Thank you for submitting your article "A Multiplexed DNA FISH strategy for Assessing Genome Architecture in C. elegans" for consideration by eLife. Your article has been reviewed by four peer reviewers, including Brian D Slaughter as the Reviewing Editor and Reviewer #4, and the evaluation has been overseen by Jessica Tyler as the Senior Editor. The following individuals involved in review of your submission have agreed to reveal their identity: Susan Strome (Reviewer #1); Barbara Panning (Reviewer #3).

The reviewers have discussed the reviews with one another and the Reviewing Editor has drafted this decision to help you prepare a revised submission.

Summary:

This manuscript details the adaptation of DNA chromosome Oligopaints for use in Caenorhabditis elegans. By altering the hybridization strategy from other DNA oligo-paint protocols, the authors have come up with a bridge oligo method that allows for improved flexibility in the labeling of the FISH oligo pools. Fields et al. designed a set of ~170,000 C. elegans oligos arrayed on two 90,000-oligo chips. Each has a unique 42 bp primary oligo plus 3 barcodes, 1 for that oligo's chromosome, 1 for that oligo's 3 MB location, and 1 for that oligo's 0.5 MB location. Using the library of composite oligos in combination with bridge oligos and detection oligos conjugated to 1 of 3 fluorophores, the investigators can perform DNA FISH with up to 6 combinations to image whole chromosomes and/or 0.5-3 MB regions of chromosomes.

Having established the effectiveness and versatility of the method, the authors then use this method to assess chromosome organization during aging. They show that chromosomal territories become less distinct (enlarged and disorganized) with more overlap (suggesting that chromosomal territories are not maintained) and that this disorganization is age and not time related. Finally, they identify one molecular player, mes-3, knockdown of which phenocopies age-related chromosome disorganization.

This manuscript will be of broad interest – the FISH method will be useful for the C. elegans community and the finding that chromosome organization is altered with age will be intriguing to the aging community. Overall, the manuscript is a nice methods paper that will provide a useful resource for broad use within the C. elegans community to address key questions about how genome architecture influences multiple processes and cell types within a developing and aging organism. The reviewers shared enthusiasm for the paper, and would be supportive of publication given that the concerns below are addressed.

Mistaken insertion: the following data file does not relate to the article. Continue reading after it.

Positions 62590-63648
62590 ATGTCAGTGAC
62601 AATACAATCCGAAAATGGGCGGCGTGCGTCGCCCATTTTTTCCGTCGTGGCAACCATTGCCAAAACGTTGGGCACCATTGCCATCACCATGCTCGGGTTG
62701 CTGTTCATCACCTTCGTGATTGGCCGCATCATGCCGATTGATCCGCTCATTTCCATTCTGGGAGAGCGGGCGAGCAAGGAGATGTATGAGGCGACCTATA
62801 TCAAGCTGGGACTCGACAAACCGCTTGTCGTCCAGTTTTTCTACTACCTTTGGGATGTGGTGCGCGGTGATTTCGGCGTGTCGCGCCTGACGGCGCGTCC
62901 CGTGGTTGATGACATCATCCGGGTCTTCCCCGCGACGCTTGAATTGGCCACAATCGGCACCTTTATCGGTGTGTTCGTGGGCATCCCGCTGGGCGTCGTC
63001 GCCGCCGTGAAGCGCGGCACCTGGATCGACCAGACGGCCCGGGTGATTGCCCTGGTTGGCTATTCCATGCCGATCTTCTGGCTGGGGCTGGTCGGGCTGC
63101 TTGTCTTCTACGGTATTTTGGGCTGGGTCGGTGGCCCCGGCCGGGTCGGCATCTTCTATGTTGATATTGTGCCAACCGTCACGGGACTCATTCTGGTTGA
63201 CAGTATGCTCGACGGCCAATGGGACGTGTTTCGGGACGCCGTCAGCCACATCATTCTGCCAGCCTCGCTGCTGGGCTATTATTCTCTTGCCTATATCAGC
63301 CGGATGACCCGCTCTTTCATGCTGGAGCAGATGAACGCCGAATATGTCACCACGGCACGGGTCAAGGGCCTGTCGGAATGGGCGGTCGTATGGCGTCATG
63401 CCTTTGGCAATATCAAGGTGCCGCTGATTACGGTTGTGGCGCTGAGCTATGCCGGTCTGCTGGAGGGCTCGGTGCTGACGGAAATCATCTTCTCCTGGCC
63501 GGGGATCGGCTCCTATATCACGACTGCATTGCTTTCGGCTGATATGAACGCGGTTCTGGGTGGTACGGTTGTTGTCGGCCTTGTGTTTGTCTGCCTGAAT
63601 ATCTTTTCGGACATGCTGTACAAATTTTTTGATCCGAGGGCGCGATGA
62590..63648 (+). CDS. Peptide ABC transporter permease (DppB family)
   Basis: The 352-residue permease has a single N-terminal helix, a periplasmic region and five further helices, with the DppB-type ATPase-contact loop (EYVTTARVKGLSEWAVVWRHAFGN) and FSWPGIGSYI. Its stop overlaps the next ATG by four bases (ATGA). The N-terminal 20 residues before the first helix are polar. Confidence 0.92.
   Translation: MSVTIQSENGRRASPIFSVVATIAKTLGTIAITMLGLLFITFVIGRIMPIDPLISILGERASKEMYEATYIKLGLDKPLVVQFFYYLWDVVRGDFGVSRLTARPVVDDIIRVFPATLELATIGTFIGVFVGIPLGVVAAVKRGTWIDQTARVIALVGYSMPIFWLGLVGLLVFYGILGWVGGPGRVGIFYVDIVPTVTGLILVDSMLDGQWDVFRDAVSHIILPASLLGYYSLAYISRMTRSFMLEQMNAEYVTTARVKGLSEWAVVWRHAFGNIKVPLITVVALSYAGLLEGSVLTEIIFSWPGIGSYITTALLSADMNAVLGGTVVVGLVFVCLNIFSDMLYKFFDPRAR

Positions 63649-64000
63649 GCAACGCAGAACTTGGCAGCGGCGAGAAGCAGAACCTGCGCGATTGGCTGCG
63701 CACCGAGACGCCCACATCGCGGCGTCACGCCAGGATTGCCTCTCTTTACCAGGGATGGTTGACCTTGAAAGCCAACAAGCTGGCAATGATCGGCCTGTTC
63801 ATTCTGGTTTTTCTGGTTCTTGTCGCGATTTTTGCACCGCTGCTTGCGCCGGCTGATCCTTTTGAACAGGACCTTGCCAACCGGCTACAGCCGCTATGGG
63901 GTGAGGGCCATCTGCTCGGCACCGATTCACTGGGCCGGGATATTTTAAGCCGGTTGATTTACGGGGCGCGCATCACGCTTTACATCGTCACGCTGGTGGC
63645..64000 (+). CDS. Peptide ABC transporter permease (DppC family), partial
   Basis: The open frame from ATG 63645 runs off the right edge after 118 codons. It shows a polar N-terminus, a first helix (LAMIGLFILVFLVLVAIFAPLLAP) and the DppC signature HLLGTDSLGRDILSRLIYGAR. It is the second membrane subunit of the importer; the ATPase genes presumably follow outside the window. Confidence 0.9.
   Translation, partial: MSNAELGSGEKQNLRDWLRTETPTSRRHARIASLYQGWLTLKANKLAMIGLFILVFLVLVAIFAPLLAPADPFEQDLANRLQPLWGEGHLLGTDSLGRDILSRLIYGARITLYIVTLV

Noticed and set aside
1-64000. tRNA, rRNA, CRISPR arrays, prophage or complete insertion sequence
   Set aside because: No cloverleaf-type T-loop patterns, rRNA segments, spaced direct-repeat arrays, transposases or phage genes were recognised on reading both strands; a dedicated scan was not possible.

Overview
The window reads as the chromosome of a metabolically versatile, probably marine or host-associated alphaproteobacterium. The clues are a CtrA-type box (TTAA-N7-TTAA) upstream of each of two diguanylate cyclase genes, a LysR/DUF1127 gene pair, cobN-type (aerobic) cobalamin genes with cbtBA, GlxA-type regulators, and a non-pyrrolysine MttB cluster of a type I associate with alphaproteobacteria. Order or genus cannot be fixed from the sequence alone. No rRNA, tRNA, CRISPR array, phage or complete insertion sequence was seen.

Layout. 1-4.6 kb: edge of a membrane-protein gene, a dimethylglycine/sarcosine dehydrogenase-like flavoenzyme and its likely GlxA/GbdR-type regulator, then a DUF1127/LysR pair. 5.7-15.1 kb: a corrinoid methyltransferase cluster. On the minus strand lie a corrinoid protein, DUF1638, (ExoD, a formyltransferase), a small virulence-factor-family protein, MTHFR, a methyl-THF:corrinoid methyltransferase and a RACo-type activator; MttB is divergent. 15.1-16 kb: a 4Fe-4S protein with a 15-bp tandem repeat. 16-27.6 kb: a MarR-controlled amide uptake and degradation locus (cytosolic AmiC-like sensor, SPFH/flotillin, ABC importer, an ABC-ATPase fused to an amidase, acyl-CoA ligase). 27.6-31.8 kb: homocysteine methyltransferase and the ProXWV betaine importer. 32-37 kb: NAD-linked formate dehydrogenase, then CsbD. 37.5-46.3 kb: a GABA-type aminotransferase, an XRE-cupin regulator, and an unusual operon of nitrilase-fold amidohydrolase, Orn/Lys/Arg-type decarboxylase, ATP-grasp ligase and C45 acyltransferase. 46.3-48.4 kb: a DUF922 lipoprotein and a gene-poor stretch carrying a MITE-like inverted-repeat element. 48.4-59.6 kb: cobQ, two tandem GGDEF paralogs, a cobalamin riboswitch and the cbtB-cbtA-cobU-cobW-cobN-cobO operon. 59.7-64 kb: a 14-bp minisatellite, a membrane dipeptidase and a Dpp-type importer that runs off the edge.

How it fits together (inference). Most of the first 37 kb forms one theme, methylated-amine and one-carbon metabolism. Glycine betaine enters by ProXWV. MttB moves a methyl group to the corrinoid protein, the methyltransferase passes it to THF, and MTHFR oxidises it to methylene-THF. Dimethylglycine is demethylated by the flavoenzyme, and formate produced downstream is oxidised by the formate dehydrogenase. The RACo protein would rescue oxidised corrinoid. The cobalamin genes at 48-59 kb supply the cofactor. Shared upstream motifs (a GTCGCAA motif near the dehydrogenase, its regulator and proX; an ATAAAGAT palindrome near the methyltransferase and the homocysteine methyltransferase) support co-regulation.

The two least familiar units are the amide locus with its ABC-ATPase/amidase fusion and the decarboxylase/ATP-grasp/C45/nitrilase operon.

Essential revisions:

In Figure 2, more work should be given to demonstrate the specificity of the Oligopaint approach. To demonstrate specificity, Oligopaint could be done on animals in which oocytes carry a fusion of two chromosomes – painting one of the chromosomes of the fusion should paint only half of the long fused chromosome. Probably easier would be to paint the X chromosomes in him-8 mutant oocytes, in which the X chromosomes exist as univalents instead of a bivalent.

STORM data:

Subsection “Using OligoSTORM to super resolve C. elegans chromosomes within whole animals”: The authors need to be cautious using FISH and STORM to quantify particle density. First, there is no way to know if all the probes are getting activated since STORM is a stochastic method. Thus, an unknown percent of the probes could remain in the dark state and never be activated; or probes might not be deactivated and sent back to the dark state. Second, there is no way to know if all of the probes have hybridized, thus it is dangerous to assume that the probes are still equally distributed once they have been hybridized in the worm. The authors should address both of these in the manuscript.

Subsection “C. elegans Oligopaint library design: The authors mention that the oligos are "evenly spaced" with about 2 probes per kilobase of genomic DNA. Is this true all the way across the chromosome? In other organisms the probes are on average evenly spaced, but there are some regions where this can't occur because of repetitive DNA or potential crosstalk of the sequence with another chromosome. Furthermore, the authors use this equal distribution of probes to quantify the density of DNA in the STORM experiment. If regions of the genome are not evenly covered, then that needs to be mentioned and addressed in the STORM quantification.

Beyond this point, the authors should make more clear what the utility of the STORM analysis is, and what specially it adds to the manuscript. The chiasmata between homologs is easily represented with standard fluorescent microscopy. If true, the 'core' idea would be of interest. However, STORM is very sensitive to environment, and more work should be done to determine that the 'core' at the center of each chromosome IV homolog is real, and not an artifact of STORM. It needs to be verified with a further method. The size of the gradient of STORM density is on the order of a micron. It true, standard, high resolution, confocal data should be able to see this same gradient. Using one color to mark the chromosome, followed by DAPI quantification, may also see it. Is there evidence of such a 'core' density difference from Hi-C data?

If the authors can demonstrate that this core is missing from other chromosomes, or is missing in some condition such as aged C. elegans, it would also go a long way in determining that this is not an artifact of STORM.